Now here’s where the rule comes in. If the messenger in Malachi is going to refine and cleanse God’s people (Judah and Israel) and we are going to read this Scripture as if it were delivered to us, then is God sending his messenger with the refining fire and bleaching soap to the church or the world? The answer is ... the church.

The world is going to act like the world. In fact, what is surprising is the world (those outside the church) may not follow God’s ways, but they actually have a sense of awe and a desire to love God. That’s where we step in as evangelists and witnesses – but that’s for another sermon. Before we get there, God’s messenger calls us to ask if we are ready for his arrival.

After all, what good does it do for us to cluck our tongues when we hear of celebrity infidelities and wonder why men (or women) cheat, when we aren’t keeping our own hearts pure? There are all levels of suggestive magazines and programming. Pornography is available on the internet, or you can just get on the Victoria Secret catalog list. What good does it do to be angry about leaders who lie to us when we are quick to gossip or slander? What good does it do to be very precise and exact about our own investments or contributions to government and not apply that same standard to the generosity we share in Christ’s name? What good does it do to be outraged or terrified at murder and violence and yet we become angry with our family, neighbors, workers, even brothers and sisters?

We need to be purified by the refiner’s fire and bleached with the strong soap because we have the temptation to “play at church” and not get serious about holiness. Israel did this and the church can do it too. “But we are saved by grace!” That’s not a license to be slack about God’s way – that’s motivation to follow his way all the more, not to win a prize, but to honor the one who gave you life.

And when we put down our bullhorns and sandwich boards, let notice something about the refiner’s fire and the strong soap (fuller’s soap). They are not images of destruction. They are images of renewal – it’s not fire and brimstone, it’s fire and soap! The refiner used fire to burn out the impurities from metal – and he has left with a purer, better piece of metal or jewelry. What came out of the burning process was something beautiful and useful – not something scorched. The fuller, or launderer, used a soap made from lye and uric acid. It was made to clean out the bugs and mud that gets caught up in lamb’s wool. This isn’t gentle dove soap. It is an odorous, burning, rather messy process – but what comes out of it is white wool ... something beautiful and useful.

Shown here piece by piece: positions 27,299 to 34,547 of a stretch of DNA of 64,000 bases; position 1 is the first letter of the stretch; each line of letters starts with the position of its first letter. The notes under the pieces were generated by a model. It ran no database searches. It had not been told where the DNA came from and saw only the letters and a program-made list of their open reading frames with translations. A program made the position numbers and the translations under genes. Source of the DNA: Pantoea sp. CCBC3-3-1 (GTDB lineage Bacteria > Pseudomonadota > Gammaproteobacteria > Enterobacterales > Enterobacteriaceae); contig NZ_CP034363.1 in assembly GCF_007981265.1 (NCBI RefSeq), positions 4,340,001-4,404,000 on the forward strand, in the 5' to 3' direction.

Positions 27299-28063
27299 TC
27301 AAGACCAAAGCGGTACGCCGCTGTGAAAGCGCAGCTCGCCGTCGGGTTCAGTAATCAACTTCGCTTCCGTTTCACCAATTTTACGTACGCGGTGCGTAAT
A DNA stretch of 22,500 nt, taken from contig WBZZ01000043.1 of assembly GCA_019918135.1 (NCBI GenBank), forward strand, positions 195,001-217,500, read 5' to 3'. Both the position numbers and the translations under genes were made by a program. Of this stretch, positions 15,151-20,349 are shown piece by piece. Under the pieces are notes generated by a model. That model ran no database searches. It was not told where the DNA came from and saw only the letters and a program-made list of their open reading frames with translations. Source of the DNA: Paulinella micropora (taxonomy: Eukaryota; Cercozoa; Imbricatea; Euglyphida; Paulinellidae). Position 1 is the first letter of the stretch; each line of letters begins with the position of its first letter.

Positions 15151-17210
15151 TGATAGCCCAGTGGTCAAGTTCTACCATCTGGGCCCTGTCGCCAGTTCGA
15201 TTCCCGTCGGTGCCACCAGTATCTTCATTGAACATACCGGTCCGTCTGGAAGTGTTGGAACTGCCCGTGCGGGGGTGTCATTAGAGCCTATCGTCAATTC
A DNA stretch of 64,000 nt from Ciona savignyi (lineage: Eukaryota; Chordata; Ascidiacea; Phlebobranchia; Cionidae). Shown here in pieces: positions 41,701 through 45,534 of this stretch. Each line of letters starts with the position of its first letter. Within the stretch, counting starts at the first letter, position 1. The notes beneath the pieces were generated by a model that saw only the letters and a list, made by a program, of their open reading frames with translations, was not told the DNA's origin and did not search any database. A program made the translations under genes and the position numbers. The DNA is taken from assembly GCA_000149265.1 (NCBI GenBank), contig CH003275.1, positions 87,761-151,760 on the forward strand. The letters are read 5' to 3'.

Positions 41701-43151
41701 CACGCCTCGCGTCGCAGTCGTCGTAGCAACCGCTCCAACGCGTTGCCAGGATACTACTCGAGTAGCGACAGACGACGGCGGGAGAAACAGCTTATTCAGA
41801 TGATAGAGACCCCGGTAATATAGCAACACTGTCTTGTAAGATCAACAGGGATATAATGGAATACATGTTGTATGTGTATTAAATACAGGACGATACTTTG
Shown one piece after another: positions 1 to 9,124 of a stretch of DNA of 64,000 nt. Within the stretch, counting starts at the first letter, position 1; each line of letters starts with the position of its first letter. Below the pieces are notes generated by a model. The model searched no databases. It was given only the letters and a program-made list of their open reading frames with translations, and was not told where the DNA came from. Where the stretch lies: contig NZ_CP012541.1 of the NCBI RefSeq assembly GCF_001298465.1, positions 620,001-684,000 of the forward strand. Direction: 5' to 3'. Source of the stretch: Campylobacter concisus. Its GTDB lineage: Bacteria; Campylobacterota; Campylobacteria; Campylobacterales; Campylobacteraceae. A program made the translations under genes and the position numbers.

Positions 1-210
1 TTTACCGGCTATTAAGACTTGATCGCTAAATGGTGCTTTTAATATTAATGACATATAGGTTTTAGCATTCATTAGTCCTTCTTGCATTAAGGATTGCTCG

The hope of the church and the world, is for God to purify and cleanse his people. Salvation is not just a matter of justifying sinful people. It is also a rehabilitation of sinful people. (Vampire Christianity, by Dallas Willard. We just need Jesus for his blood). Jesus didn't save you so that you could go wallow in the dirt. He did not set you free so that you would return to slavery. The day you submitted your life to Christ was just the beginning. We are all in the process of being saved.

God doesn’t intend for us to become a bunch of prudes or delicate flowers who have to be sheltered from evil. He intends to make us stand. He intends to make us useful. He is calling us to be pure and clean – holy so that we may also be his messengers. A community of John the Baptists who are able to prepare the way for God.

Chris Benjamin

West-Ark Church of Christ, Fort Smith, AR
Morning Sermon, 6 December 2009